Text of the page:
There’s a feature on the iPhone, I don’t know if it’s new with this update or not, that allows a user to designate an emergency contact be sent a message when the lock button is pressed five times. The idea behind this is to give people a sort of defense if they are attacked or need medical help. There is a lot you could use it for, but a Twitter user tweeted out a message that showed a screenshot of how to use it and asked that all women set it up in case their attacked. She was just passing on what she thought would be friendly advice.
Nothing controversial there.
But she got jumped on and a few hours later (now) the account is protected and the tweet can no longer reach people that are not on her approved list of readers.
This isn’t surprising and is kind of the pattern of things. Men who claim they’re not sexist and there’s not a problem turning right around and creating a problem by being the thing they say they’re not. A lot of the question was “why didn’t she send the message out to everyone?”
Which would be a fair point if we weren’t looking at problems like sexual assault on campuses and really just anywhere else. It’s not that men might not need it, but perhaps in her particular group those topics are more relevant. And it’s not like men can’t see the message just because she addressed women directly. It’s not like anyone is stopping them from using the tip.
I read an article yesterday where Dan Harmon, one of the creators of the show RIck and Morty is pretty pissed that some of his show’s fans have been going on Twitter and other social media. He had A LOT to say about his feelings:
“These knobs, that want to protect the content they think they own—and somehow combine that with their need to be proud of something they have, which is often only their race or gender. It’s offensive to me as someone who was born male and white, and still works way harder than them, that there’s some white male fan out there trying to further some creepy agenda by ‘protecting’ my work.”
The important thing here to focus on is the “creepy agenda” bit because that’s where all of this stems from. These people aren’t upset that this girl didn’t share the details of some iOS feature with them or that Rick and Morty has seen a drop in quality due to women being on staff. They’re just out to nitpick women and attack the for anything that they find that seems like a target and though many of them aren’t necessary the exact same people that we would refer to as the Alt-Right, they benefit from the behavior the Alt-Right displays as well as partake in a bit of those same behaviors.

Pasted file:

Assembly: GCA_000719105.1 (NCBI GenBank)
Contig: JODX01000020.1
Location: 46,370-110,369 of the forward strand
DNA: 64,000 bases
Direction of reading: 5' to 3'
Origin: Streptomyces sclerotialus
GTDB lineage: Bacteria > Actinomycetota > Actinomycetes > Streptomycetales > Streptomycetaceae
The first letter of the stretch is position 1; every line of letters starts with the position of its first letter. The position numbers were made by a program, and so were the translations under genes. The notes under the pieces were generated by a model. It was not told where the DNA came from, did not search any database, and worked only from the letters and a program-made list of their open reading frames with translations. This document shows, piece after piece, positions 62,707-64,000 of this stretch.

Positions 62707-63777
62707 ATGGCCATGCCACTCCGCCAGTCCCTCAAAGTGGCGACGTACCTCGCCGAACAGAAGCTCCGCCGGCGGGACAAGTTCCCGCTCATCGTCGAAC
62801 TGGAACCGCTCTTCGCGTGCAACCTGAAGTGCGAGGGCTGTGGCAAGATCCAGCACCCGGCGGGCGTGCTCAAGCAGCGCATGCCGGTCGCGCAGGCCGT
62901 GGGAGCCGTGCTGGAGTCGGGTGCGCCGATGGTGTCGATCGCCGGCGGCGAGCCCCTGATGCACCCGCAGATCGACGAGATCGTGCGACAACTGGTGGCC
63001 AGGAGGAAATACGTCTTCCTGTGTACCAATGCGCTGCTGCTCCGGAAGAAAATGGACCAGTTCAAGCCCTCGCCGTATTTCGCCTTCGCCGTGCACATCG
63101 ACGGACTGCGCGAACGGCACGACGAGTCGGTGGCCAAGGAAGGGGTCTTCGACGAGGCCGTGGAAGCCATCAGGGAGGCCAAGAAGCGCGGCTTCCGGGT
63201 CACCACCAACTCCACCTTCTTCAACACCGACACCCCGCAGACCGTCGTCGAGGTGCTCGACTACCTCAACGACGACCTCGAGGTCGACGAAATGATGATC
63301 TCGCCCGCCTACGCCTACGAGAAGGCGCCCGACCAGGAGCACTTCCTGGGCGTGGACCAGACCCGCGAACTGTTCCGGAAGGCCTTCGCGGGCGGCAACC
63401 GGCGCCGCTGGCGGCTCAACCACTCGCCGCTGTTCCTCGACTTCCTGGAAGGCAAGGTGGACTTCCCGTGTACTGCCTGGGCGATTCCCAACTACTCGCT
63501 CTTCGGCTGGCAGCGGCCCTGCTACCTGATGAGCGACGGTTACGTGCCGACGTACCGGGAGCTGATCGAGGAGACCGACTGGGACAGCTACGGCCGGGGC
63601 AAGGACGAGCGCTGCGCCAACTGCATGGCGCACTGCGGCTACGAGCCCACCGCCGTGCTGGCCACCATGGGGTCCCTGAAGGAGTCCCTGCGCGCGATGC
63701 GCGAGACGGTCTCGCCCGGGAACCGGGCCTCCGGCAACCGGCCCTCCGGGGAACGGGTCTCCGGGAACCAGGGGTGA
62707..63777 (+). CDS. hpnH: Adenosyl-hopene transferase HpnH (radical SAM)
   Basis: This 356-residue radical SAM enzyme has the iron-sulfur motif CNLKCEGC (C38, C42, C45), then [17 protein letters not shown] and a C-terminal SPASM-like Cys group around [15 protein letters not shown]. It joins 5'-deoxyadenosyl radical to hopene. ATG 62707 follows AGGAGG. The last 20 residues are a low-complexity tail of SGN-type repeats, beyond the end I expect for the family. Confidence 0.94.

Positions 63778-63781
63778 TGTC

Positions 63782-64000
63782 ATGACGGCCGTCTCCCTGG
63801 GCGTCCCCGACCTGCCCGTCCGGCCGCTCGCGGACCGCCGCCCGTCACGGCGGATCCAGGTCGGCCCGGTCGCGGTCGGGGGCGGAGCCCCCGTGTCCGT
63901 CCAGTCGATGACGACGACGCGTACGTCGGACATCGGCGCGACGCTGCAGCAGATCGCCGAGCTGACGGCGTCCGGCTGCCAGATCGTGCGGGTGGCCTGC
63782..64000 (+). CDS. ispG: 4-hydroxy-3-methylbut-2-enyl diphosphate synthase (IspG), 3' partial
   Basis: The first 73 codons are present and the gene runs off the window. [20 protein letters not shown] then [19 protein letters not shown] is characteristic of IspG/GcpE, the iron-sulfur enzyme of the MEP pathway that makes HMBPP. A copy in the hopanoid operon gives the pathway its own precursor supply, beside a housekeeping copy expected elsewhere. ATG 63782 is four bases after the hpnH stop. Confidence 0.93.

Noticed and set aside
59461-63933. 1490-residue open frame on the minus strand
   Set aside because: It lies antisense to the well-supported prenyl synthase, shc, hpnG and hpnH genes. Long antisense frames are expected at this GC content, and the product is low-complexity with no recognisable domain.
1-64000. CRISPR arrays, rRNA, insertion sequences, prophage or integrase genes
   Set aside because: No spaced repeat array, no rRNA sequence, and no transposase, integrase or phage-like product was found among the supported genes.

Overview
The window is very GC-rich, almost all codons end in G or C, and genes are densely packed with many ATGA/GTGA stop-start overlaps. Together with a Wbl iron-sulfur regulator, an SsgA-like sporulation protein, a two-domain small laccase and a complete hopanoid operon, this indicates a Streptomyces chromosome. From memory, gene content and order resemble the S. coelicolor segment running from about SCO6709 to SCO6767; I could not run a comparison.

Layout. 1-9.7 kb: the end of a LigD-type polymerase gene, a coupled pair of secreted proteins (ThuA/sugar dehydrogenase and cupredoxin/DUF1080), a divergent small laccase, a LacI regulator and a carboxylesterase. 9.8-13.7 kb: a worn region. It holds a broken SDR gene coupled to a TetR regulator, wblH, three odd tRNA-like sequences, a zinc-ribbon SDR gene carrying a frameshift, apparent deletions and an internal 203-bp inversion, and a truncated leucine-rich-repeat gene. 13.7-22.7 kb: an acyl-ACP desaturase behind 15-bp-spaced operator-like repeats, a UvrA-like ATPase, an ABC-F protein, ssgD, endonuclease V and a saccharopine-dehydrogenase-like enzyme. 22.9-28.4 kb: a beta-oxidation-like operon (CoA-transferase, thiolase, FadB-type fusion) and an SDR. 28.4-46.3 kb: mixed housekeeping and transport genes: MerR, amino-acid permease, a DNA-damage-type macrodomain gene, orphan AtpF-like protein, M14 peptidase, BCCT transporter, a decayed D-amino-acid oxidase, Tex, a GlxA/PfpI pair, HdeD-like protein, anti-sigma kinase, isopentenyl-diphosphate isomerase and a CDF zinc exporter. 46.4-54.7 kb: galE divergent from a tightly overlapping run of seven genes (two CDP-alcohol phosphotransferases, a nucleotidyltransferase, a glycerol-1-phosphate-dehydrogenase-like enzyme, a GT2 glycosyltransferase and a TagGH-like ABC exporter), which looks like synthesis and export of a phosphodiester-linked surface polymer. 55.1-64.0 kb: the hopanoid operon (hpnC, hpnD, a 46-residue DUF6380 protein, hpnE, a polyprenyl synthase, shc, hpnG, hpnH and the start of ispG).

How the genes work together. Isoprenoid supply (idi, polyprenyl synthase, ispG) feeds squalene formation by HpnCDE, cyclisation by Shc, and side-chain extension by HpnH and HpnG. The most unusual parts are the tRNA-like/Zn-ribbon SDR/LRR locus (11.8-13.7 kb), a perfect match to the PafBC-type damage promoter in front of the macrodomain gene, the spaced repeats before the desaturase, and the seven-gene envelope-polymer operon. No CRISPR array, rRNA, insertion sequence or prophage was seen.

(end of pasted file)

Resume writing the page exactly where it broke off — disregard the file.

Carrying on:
It’s of note that when you look at someone like Dan Harmon who has created things that adored in female and male geek circles like Community, Harmonquest, and Rick and Morty and you look at these people who do these kinds of things and the talking heads that drive them forward there doesn’t seem to actually be much in the way of creativity between them. They create controversy and make online videos or write books just to drive their platform and agenda while their fans ignore what most of the entertainment world is basically screaming at them at this point.
I’m old enough to remember a time when Microsoft Word wasn’t the dominate word processor out there. I vaguely remember seeing Word for the first time and being blown away by the fact that it wasn’t just a deep blue screen with a line of words across the top like File, Edit, etc.
Word Perfect was what I first typed on, though it was mostly in school or just playing around. We would occasionally have to use the computer lab to do some small assignment or I would just open different applications on our old Windows 3.1 machine and pound at random keys to pretend I was a reporter or something.